Verifying a Riak KV Installation

After you’ve installed Riak KV, we recommend checking the liveness of each node to ensure that requests are being properly served.

In this document, we cover ways of verifying that your Riak nodes are operating correctly. After you’ve determined that your nodes are functioning and you’re ready to put Riak KV to work, be sure to check out the resources in the Now What? section below.

Starting a Riak Node

Note about source installations

To start a Riak KV node that was installed by compiling the source code, you can add the Riak KV binary directory from the installation directory you’ve chosen to your PATH.

For example, if you compiled Riak KV from source in the /home/riak directory, then you can add the binary directory (/home/riak/rel/riak/bin) to your PATH so that Riak KV commands can be used in the same manner as with a packaged installation.

To start a Riak node, use the riak start command:

riak start

A successful start will return no output. If there is a problem starting the node, an error message is printed to standard error.

To run Riak with an attached interactive Erlang console:

riak console

A Riak node is typically started in console mode as part of debugging or troubleshooting to gather more detailed information from the Riak startup sequence. Note that if you start a Riak node in this manner, it is running as a foreground process that will be exited when the console is closed.

You can close the console by issuing this command at the Erlang prompt:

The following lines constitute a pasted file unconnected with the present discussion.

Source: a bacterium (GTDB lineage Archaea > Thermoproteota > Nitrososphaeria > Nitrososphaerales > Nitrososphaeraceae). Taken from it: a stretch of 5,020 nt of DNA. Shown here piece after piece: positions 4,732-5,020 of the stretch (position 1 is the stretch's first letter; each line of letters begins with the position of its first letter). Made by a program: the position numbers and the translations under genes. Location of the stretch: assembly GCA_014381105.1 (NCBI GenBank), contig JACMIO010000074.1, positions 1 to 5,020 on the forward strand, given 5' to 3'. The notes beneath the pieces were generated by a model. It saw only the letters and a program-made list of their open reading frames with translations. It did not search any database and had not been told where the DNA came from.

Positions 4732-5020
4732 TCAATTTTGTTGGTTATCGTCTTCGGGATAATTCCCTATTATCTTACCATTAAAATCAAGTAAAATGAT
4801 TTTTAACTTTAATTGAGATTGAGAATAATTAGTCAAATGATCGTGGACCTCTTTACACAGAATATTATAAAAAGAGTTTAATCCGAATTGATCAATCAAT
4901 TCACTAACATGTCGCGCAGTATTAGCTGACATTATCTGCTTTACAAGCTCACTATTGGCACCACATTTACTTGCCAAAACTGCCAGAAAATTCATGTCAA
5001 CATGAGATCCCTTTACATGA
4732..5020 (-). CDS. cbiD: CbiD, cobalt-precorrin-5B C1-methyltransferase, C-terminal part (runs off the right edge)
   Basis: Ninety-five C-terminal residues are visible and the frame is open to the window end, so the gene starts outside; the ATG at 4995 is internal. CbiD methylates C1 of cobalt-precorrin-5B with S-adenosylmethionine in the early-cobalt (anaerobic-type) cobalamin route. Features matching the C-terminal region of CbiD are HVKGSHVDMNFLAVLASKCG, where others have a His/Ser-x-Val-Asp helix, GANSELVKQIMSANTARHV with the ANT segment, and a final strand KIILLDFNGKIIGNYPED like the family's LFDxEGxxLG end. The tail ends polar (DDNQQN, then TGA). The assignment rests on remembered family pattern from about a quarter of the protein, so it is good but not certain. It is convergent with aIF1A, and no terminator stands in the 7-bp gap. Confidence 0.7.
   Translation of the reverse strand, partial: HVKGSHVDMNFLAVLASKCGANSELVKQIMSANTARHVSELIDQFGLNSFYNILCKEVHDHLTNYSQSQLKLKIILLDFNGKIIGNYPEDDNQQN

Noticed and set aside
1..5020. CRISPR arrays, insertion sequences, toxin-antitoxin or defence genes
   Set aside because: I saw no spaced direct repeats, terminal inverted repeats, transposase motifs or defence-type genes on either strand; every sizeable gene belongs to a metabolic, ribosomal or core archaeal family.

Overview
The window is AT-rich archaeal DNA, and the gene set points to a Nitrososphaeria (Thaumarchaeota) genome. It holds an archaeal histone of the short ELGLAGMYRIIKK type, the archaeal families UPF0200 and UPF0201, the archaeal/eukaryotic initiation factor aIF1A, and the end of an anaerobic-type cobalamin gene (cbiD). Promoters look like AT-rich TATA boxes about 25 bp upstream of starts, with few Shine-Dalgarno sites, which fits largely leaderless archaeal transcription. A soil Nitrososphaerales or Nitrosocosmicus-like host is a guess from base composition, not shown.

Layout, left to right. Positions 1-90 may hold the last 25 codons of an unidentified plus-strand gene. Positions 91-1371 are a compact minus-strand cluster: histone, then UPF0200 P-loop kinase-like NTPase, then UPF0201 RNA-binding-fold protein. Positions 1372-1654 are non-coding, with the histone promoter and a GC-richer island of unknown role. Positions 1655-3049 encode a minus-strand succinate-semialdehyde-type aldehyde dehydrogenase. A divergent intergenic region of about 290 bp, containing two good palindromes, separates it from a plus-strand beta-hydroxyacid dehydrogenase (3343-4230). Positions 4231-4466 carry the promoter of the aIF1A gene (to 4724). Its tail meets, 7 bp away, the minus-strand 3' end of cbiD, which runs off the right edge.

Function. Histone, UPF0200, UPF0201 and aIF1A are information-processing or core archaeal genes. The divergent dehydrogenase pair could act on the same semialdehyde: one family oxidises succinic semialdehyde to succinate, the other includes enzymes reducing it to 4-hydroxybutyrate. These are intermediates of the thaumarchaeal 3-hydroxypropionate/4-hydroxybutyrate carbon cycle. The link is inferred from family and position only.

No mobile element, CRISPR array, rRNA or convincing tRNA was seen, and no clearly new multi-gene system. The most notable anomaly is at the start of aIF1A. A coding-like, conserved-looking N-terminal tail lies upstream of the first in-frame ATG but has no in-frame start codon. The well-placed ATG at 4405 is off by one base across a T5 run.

Once your node has started, you can initially check that it is running with the riak ping command:

riak ping

The command will respond with pong if the node is running or Node <nodename> not responding to pings if it is not.

Open Files Limit

As you may have noticed, if you haven’t adjusted your open files limit (ulimit -n), Riak will warn you at startup. You’re advised to increase the operating system default open files limit when running Riak. You can read more about why in the Open Files Limit documentation.

Does it work?

One convenient means of testing the readiness of an individual Riak node and its ability to read and write data is with the riak admin test command:

riak admin test

Successful output from riak admin test looks like this:

Attempting to restart script through sudo -H -u riak
Successfully completed 1 read/write cycle to '<nodename>'

You can also test whether Riak is working by using the curl command-line tool. When you have Riak running on a node, try this command to retrieve the the properties associated with the bucket type test:

curl -v

Replace in the example above with your Riak node’s IP address or fully qualified domain name, and you should get a response that looks like this:

* About to connect() to port 8098 (#0)
*   Trying connected
* Connected to ( port 8098 (#0)
> GET /riak/test HTTP/1.1
> User-Agent: curl/7.21.6 (x86_64-pc-linux-gnu)
> Host:
> Accept: */*
< HTTP/1.1 200 OK
< Vary: Accept-Encoding
< Server: MochiWeb/1.1 WebMachine/1.9.0 (someone had painted it blue)
< Date: Wed, 26 Dec 2012 15:50:20 GMT
< Content-Type: application/json
< Content-Length: 422
* Connection #0 to host left intact
* Closing connection #0

The output above shows a successful response (HTTP 200 OK) and additional details from the verbose option. The response also contains the bucket properties for the default bucket type.


It is a good idea to verify some basic configuration and general health of the Riak node after installation by using Riak’s built-in diagnostic utility Riaknostic.

To start up Riaknostic, ensure that Riak is running on the node and issue the following command:

riak admin diag

More extensive documentation for Riaknostic can be found in the Inspecting a Node guide.

Now what?

You have a working Riak node!

From here you might want to check out the following resources: